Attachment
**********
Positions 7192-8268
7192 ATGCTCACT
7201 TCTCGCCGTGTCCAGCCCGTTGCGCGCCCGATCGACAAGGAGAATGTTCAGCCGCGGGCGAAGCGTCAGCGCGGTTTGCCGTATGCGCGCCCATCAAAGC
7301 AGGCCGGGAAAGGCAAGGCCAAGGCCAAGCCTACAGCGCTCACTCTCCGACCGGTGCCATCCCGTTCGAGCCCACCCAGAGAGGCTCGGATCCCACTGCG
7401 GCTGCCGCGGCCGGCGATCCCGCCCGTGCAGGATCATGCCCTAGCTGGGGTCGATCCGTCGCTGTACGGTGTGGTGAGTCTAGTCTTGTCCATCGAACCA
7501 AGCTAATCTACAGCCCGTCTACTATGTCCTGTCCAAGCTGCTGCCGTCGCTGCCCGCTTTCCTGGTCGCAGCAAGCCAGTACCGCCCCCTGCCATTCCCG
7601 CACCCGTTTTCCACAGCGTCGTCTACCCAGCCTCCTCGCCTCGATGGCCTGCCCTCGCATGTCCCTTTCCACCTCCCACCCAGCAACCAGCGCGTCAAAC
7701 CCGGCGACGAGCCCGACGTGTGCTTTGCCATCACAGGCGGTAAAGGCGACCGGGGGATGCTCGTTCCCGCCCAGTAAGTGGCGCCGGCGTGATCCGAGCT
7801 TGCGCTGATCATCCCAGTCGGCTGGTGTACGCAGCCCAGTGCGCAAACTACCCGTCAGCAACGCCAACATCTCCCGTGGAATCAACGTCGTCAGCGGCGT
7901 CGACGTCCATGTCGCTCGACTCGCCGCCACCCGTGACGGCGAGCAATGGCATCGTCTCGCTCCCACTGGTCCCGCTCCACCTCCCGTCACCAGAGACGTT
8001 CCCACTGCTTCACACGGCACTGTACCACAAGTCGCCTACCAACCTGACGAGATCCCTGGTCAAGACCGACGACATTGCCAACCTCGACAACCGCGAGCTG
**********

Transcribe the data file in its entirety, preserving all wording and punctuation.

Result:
Positions 7192-8268
7192 ATGCTCACT
7201 TCTCGCCGTGTCCAGCCCGTTGCGCGCCCGATCGACAAGGAGAATGTTCAGCCGCGGGCGAAGCGTCAGCGCGGTTTGCCGTATGCGCGCCCATCAAAGC
7301 AGGCCGGGAAAGGCAAGGCCAAGGCCAAGCCTACAGCGCTCACTCTCCGACCGGTGCCATCCCGTTCGAGCCCACCCAGAGAGGCTCGGATCCCACTGCG
7401 GCTGCCGCGGCCGGCGATCCCGCCCGTGCAGGATCATGCCCTAGCTGGGGTCGATCCGTCGCTGTACGGTGTGGTGAGTCTAGTCTTGTCCATCGAACCA
7501 AGCTAATCTACAGCCCGTCTACTATGTCCTGTCCAAGCTGCTGCCGTCGCTGCCCGCTTTCCTGGTCGCAGCAAGCCAGTACCGCCCCCTGCCATTCCCG
7601 CACCCGTTTTCCACAGCGTCGTCTACCCAGCCTCCTCGCCTCGATGGCCTGCCCTCGCATGTCCCTTTCCACCTCCCACCCAGCAACCAGCGCGTCAAAC
7701 CCGGCGACGAGCCCGACGTGTGCTTTGCCATCACAGGCGGTAAAGGCGACCGGGGGATGCTCGTTCCCGCCCAGTAAGTGGCGCCGGCGTGATCCGAGCT
7801 TGCGCTGATCATCCCAGTCGGCTGGTGTACGCAGCCCAGTGCGCAAACTACCCGTCAGCAACGCCAACATCTCCCGTGGAATCAACGTCGTCAGCGGCGT
7901 CGACGTCCATGTCGCTCGACTCGCCGCCACCCGTGACGGCGAGCAATGGCATCGTCTCGCTCCCACTGGTCCCGCTCCACCTCCCGTCACCAGAGACGTT
8001 CCCACTGCTTCACACGGCACTGTACCACAAGTCGCCTACCAACCTGACGAGATCCCTGGTCAAGACCGACGACATTGCCAACCTCGACAACCGCGAGCTG